Will and Succession in Thailand

If you die in Thailand without a Will, the law decides who inherits your wealth. These heirs are called Statutory Heirs and they fall into six classes.

You can make a Thai Will yourself, it can be typed or written and must be signed in front of 2 witnesses who are aware that this constitutes your last Will and Testament.

It protects your assets

The process of estate planning involves determining the best way to pass your assets on to your descendants while legally protecting the interests of creditors. It also helps minimise tax obligations. A lawyer can help you set up a structure that complies with Thai law and meets your objectives. They can also help you keep your local and overseas assets up to date.

When a person dies in Thailand, their estate is divided according to the stipulations in their will or the law on intestate succession. If there is no will, the state decides who gets the assets. For foreigners, this could mean that their property ends up in the hands of the government.

It is important to review your will on a regular basis to reflect your current wishes and circumstances. This will prevent disputes and ensure that your assets are distributed as you intend. It is also advisable to have two witnesses to sign the will so that it is valid.

It protects your loved ones

It is important to understand that inheritance law in Thailand differs from the laws of your home country. A Thai lawyer can help you draft a legal plan for your property that complies with the law and protects your assets after death.

If you die intestate (without a will), your estate will be distributed according to the laws of intestacy. These laws usually give priority to descendants and spouses over other relatives. This can lead to disputes and lengthy probate proceedings.

A Will needs to be written by you and signed in front of two witnesses. The witnesses must be adult, capable, and be aware of the contents of the Will. They must sign the document to verify their witnessing. It is also important to date the Will so that it can be easily interpreted after your death. A Will can also contain a clause that specifies a “controller of property” to manage your property in case you are not able to live with your family after your death.

It protects your privacy

A Thailand last will is an official document that expresses your decision as to who should inherit your wealth and what part of it should go to whom upon your death. If you do not draft up a last will, the law gets to decide who receives your assets. This could lead to family members arguing and fighting over your inheritance.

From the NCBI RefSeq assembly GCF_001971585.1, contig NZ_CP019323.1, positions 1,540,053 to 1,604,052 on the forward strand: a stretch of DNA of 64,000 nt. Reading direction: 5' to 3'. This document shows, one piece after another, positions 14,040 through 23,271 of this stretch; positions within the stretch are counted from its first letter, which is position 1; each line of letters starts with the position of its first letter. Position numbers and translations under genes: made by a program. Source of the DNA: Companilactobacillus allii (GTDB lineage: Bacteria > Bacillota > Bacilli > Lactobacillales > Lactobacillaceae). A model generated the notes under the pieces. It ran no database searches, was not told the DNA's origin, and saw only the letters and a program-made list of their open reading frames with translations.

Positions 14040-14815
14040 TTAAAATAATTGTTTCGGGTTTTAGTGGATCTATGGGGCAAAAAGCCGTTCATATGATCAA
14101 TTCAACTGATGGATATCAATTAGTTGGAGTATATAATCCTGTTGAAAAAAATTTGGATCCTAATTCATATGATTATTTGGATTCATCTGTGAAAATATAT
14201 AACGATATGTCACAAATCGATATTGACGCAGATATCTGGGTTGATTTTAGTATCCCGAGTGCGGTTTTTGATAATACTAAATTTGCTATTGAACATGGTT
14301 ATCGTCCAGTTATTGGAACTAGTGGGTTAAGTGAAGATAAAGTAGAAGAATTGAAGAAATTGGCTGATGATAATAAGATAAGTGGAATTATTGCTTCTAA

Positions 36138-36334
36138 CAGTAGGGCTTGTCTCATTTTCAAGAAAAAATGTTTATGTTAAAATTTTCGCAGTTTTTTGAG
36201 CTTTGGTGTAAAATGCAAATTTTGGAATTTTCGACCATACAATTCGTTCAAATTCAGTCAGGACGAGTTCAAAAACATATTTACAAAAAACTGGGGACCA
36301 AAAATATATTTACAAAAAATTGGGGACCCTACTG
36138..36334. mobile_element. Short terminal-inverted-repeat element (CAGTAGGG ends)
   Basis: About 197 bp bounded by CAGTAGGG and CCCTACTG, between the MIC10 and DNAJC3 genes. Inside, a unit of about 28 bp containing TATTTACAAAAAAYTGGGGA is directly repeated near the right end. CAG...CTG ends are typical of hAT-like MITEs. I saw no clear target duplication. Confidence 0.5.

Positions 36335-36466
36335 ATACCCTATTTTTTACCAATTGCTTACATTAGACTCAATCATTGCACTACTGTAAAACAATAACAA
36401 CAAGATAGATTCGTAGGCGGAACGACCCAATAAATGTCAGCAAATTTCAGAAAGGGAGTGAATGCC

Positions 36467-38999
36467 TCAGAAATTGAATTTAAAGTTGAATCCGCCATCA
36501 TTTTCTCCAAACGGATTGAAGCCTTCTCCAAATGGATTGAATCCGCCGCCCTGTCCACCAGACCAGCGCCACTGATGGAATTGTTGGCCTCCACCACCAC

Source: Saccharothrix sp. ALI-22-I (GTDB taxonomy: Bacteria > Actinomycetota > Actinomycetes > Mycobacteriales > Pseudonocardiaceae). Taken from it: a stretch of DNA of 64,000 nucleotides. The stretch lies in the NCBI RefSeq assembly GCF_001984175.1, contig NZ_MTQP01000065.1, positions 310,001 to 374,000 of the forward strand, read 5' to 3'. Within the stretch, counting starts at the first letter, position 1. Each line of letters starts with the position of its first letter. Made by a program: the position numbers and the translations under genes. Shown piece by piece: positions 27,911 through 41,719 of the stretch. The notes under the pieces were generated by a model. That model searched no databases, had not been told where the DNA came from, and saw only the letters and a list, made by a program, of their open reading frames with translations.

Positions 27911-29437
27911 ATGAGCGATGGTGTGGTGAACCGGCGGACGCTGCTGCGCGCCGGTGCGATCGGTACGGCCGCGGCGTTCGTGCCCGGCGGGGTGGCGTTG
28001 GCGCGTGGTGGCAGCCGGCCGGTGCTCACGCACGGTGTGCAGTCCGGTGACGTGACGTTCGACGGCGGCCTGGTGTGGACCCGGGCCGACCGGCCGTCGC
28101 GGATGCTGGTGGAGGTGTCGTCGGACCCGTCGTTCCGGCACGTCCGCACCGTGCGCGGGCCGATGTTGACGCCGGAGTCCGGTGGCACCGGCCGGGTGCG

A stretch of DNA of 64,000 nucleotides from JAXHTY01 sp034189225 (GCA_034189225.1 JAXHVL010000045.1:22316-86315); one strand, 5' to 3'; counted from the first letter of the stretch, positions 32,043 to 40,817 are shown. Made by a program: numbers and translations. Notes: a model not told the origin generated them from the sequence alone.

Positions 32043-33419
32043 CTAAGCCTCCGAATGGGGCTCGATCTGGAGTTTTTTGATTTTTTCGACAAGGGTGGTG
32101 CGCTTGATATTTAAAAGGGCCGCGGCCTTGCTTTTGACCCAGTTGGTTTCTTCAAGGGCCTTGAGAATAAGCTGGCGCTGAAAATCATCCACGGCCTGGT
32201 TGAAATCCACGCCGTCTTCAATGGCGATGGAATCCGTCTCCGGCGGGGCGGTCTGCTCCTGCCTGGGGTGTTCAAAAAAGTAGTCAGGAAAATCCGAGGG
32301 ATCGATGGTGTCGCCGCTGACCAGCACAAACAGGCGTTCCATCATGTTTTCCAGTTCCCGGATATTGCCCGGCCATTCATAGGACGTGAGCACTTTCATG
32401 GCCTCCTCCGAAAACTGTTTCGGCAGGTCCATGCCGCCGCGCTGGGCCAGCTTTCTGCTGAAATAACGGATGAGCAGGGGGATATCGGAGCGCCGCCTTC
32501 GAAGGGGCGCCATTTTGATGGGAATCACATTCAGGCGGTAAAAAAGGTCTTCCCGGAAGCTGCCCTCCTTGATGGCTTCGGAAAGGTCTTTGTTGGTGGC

In Thailand, a will can only be declared valid by the court if it meets certain requirements. For example, it must be written in Thai and signed by you and two witnesses. It must also include a list of your assets and a description of the beneficiaries. In addition, you must be a resident of the country in which you are writing the will.

If the heirs live abroad, they will need to come to Thailand in order to settle their inheritance. This process can be very complicated, especially if the will is not well drawn up. In such cases, it is best to hire a lawyer to make sure everything is done correctly.

It saves money

Many foreigners who own property in Thailand don’t give much thought to the issue of their death. But this is an inescapable moment and it’s wise to make a Will. A lawyer can help you draft a Will that meets all legal requirements and that is clear and enforceable. This will save you money in the long run by eliminating disputes and saving time, effort and money for your loved ones.

In the event of a deceased person without a Will, heirs will be determined by the law according to Book VI of the Civil and Commercial Code (CCC). Heirs include surviving spouses, full blood brothers or sisters, half-blood brothers or sisters, grandparents, aunts or uncles and heirs of minor children.

A lawyer will prepare a court probate application on behalf of the applicant. This will involve preparing and filing legal notices to interested parties. A court will then issue an order confirming the Will.

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